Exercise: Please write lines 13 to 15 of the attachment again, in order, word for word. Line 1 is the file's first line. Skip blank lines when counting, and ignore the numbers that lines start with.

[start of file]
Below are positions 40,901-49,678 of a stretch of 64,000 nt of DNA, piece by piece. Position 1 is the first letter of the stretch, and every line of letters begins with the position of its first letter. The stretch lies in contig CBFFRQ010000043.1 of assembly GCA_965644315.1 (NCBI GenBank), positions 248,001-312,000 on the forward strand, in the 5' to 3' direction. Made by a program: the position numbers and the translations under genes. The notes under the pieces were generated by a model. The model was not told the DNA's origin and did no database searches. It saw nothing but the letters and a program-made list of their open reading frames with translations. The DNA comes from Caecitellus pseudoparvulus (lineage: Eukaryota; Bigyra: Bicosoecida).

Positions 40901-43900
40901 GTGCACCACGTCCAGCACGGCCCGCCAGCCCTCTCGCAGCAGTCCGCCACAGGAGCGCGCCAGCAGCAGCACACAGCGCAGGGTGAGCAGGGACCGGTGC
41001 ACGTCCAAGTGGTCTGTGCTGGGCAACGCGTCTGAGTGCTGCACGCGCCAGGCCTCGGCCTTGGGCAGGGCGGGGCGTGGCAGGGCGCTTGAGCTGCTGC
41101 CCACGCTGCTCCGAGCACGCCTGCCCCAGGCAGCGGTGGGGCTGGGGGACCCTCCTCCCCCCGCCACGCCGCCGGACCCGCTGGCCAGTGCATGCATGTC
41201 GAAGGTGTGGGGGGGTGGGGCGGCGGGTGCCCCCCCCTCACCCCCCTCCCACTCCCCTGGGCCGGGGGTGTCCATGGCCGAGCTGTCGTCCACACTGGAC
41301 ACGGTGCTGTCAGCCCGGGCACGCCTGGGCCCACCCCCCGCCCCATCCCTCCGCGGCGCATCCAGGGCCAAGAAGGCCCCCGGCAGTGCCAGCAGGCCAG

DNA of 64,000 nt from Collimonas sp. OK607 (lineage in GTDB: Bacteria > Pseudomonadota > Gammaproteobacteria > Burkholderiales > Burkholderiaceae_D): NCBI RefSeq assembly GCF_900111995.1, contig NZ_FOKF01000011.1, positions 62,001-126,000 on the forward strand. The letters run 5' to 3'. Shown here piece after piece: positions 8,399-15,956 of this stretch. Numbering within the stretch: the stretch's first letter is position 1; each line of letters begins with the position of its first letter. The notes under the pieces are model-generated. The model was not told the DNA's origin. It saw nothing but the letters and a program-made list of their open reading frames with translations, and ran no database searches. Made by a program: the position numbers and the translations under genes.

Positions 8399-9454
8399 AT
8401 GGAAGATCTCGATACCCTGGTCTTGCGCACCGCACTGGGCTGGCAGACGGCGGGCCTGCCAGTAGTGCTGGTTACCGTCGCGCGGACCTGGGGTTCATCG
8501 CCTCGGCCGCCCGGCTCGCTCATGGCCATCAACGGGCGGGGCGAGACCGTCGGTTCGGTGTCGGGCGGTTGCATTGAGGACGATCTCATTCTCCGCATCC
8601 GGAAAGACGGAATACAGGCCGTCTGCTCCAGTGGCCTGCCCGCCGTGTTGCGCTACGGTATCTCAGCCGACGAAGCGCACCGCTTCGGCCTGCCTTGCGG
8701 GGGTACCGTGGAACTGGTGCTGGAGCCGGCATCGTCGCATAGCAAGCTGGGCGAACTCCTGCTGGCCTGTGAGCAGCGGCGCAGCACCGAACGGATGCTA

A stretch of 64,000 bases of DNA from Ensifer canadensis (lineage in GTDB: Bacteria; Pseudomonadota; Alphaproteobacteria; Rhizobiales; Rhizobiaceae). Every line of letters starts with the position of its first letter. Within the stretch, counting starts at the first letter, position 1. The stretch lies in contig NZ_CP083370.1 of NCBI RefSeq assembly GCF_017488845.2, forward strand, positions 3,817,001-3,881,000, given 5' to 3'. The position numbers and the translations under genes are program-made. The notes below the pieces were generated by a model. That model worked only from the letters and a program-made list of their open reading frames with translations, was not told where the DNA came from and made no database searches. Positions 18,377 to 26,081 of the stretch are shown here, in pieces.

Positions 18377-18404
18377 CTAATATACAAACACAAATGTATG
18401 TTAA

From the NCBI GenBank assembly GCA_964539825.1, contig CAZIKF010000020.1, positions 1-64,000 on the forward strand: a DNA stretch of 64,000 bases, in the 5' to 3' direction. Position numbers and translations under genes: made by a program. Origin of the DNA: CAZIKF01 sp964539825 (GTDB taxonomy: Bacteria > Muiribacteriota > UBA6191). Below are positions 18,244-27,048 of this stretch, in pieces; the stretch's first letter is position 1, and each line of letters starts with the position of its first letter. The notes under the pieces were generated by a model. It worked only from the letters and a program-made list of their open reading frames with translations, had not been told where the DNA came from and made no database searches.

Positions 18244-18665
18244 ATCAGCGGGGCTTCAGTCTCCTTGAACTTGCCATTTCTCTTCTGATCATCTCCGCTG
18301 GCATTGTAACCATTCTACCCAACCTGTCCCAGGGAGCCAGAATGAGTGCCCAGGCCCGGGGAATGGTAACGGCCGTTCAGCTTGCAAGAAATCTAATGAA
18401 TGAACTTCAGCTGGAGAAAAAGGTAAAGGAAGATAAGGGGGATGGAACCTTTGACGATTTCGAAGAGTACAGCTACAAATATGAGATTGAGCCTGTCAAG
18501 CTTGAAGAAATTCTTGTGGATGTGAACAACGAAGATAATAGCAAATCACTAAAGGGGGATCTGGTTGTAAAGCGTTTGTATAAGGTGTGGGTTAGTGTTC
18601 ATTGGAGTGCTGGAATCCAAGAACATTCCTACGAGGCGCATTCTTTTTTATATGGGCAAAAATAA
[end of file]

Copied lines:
8601 GGAAAGACGGAATACAGGCCGTCTGCTCCAGTGGCCTGCCCGCCGTGTTGCGCTACGGTATCTCAGCCGACGAAGCGCACCGCTTCGGCCTGCCTTGCGG
8701 GGGTACCGTGGAACTGGTGCTGGAGCCGGCATCGTCGCATAGCAAGCTGGGCGAACTCCTGCTGGCCTGTGAGCAGCGGCGCAGCACCGAACGGATGCTA

A stretch of 64,000 bases of DNA from Ensifer canadensis (lineage in GTDB: Bacteria; Pseudomonadota; Alphaproteobacteria; Rhizobiales; Rhizobiaceae). Every line of letters starts with the position of its first letter. Within the stretch, counting starts at the first letter, position 1. The stretch lies in contig NZ_CP083370.1 of NCBI RefSeq assembly GCF_017488845.2, forward strand, positions 3,817,001-3,881,000, given 5' to 3'. The position numbers and the translations under genes are program-made. The notes below the pieces were generated by a model. That model worked only from the letters and a program-made list of their open reading frames with translations, was not told where the DNA came from and made no database searches. Positions 18,377 to 26,081 of the stretch are shown here, in pieces.